Answer: Sure, I can explain it; but it will be a waste of time because you won’t accept my explanation.
A rational explanation couldn’t possibly compete with the impact of your personal experience. I’ll just say that anecdotes like yours are very common for every kind of snake oil and for all kinds of tests and treatments that science has shown not to work. If you really want to understand what might be going on, you can read Barry Beyerstein’s explanation of why bogus therapies can seem to work. In the first place, illness is not the same as disease: the perception of being ill is not the same as objectively verifiable pathology in the body. In the second place, the post hoc ergo propter hoc fallacy may fool us into thinking that just because we took a pill and got better, the reason we got better had to be the pill. Beyerstein lists these ten errors and biases:
- The disease may have run its natural course.
- Many diseases are cyclical; symptoms fluctuate.
- Spontaneous remissions can occur, even with cancers that are usually lethal.
- The placebo effect, which relies on expectations, suggestion, conditioning, the therapeutic ritual, and contextual effects of the provider/patient encounter.
- Some symptoms arise from psychosocial distress and can be alleviated by support and reassurance.
- Symptomatic relief is not the same as cure. Suffering can be relieved by psychological means even when the underlying pathology is untouched.
- When more than one treatment is used, one may falsely get the credit when the improvement was really due to another factor.
- Misdiagnosis (by self or physician). Many people can be induced to think they have diseases they don’t have.
- Derivative benefits. An enthusiastic healer can elevate the patient’s mood and expectations, can reduce stress, and can motivate patients to take better care of themselves.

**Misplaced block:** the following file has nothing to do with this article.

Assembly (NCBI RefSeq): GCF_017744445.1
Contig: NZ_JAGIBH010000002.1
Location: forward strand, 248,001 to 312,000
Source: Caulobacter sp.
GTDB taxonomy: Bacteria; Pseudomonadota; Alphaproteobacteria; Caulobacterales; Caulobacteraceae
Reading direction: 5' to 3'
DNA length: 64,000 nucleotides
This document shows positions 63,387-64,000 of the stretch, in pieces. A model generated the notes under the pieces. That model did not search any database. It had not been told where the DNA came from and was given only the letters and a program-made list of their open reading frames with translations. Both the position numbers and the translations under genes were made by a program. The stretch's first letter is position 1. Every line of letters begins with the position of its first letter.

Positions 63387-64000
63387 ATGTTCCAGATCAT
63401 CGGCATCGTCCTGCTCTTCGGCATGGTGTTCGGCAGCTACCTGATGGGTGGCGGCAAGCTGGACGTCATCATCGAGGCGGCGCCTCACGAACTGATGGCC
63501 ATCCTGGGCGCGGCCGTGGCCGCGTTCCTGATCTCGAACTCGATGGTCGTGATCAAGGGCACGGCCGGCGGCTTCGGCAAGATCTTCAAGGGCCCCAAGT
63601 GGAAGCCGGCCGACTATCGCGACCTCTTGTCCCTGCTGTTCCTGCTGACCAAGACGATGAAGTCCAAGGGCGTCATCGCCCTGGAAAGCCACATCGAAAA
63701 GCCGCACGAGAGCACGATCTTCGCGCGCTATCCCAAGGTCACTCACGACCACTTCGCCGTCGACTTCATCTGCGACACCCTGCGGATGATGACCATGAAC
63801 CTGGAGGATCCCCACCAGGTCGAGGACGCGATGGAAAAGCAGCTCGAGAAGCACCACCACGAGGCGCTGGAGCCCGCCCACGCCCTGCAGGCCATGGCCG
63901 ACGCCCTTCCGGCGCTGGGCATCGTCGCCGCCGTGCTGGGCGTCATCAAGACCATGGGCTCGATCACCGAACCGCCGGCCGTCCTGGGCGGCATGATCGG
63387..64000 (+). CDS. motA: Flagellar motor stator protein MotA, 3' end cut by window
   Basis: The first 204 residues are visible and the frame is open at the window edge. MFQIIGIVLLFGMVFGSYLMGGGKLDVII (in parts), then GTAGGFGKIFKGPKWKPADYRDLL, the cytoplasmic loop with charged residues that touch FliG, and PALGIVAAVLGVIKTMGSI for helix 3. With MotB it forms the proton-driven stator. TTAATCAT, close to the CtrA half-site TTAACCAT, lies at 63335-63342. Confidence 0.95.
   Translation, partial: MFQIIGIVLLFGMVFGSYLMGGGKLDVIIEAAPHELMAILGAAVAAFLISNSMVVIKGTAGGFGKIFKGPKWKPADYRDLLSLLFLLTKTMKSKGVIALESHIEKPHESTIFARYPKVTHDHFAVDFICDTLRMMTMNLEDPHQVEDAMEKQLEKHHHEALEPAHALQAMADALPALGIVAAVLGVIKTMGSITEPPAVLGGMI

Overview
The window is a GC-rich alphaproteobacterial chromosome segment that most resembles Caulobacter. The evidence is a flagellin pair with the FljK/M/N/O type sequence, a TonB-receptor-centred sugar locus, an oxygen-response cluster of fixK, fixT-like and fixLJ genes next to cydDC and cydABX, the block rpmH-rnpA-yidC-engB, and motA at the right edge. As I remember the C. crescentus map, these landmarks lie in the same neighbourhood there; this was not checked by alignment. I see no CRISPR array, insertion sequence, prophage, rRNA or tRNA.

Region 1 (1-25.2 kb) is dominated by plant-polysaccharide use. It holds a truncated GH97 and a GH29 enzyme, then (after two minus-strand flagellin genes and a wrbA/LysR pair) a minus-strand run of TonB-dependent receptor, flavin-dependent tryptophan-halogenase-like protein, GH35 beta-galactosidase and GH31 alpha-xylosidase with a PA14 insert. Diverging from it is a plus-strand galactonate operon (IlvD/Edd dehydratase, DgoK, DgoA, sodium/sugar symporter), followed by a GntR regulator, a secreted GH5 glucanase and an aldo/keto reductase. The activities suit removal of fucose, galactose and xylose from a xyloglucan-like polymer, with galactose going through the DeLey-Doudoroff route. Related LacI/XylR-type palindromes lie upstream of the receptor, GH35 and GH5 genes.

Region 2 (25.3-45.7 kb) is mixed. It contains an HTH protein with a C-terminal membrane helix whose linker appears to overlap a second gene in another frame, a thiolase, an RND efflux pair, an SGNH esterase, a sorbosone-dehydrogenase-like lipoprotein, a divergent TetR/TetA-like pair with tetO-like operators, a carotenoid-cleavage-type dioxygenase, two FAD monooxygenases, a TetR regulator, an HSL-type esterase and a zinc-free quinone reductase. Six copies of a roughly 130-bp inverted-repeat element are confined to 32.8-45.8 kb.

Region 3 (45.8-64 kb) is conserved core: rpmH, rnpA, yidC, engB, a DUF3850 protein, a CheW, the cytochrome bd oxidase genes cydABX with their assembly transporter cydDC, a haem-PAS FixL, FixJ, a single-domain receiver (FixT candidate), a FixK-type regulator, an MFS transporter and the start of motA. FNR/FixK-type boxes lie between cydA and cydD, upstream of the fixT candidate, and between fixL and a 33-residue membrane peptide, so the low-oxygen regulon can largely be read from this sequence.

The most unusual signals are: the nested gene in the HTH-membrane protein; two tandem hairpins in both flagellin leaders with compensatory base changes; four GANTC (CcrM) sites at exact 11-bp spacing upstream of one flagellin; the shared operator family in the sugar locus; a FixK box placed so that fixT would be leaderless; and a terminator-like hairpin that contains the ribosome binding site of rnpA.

- Psychological distortion of reality in the service of strong belief. (Beyerstein explains some of the ways this can happen.)
Evolution equipped us to survive reality, not to understand it. Because the human brain is prone to errors and biases like these, even the most intelligent, honest people can become convinced that a treatment has caused a cure when it has not. The only way we can avoid such errors is to test treatments with the scientific method.
Electrodiagnostic devices, the diagnosis of “low kidney energy,” and homeopathic remedies are all bogus. But I suspect science and reason will be powerless to persuade you, because you “know” what you experienced and you “believe.” You are in good company; science doesn’t come naturally to us fallible humans. We are far more impressed by stories than by studies, by anecdotes than by analyses. As Richard Feynman said, “The first principle is that you must not fool yourself, and you are the easiest person to fool.” That’s a lesson that even some scientists have not yet learned. I’m afraid you fooled yourself when you fell prey to the quack with the computer.
Harriet A. Hall is a retired family physician, former U.S. Air Force flight surgeon, and health advocate who writes about alternative medicine and quackery for Skeptic magazine, Skeptical Inquirer and Science-based Medicine.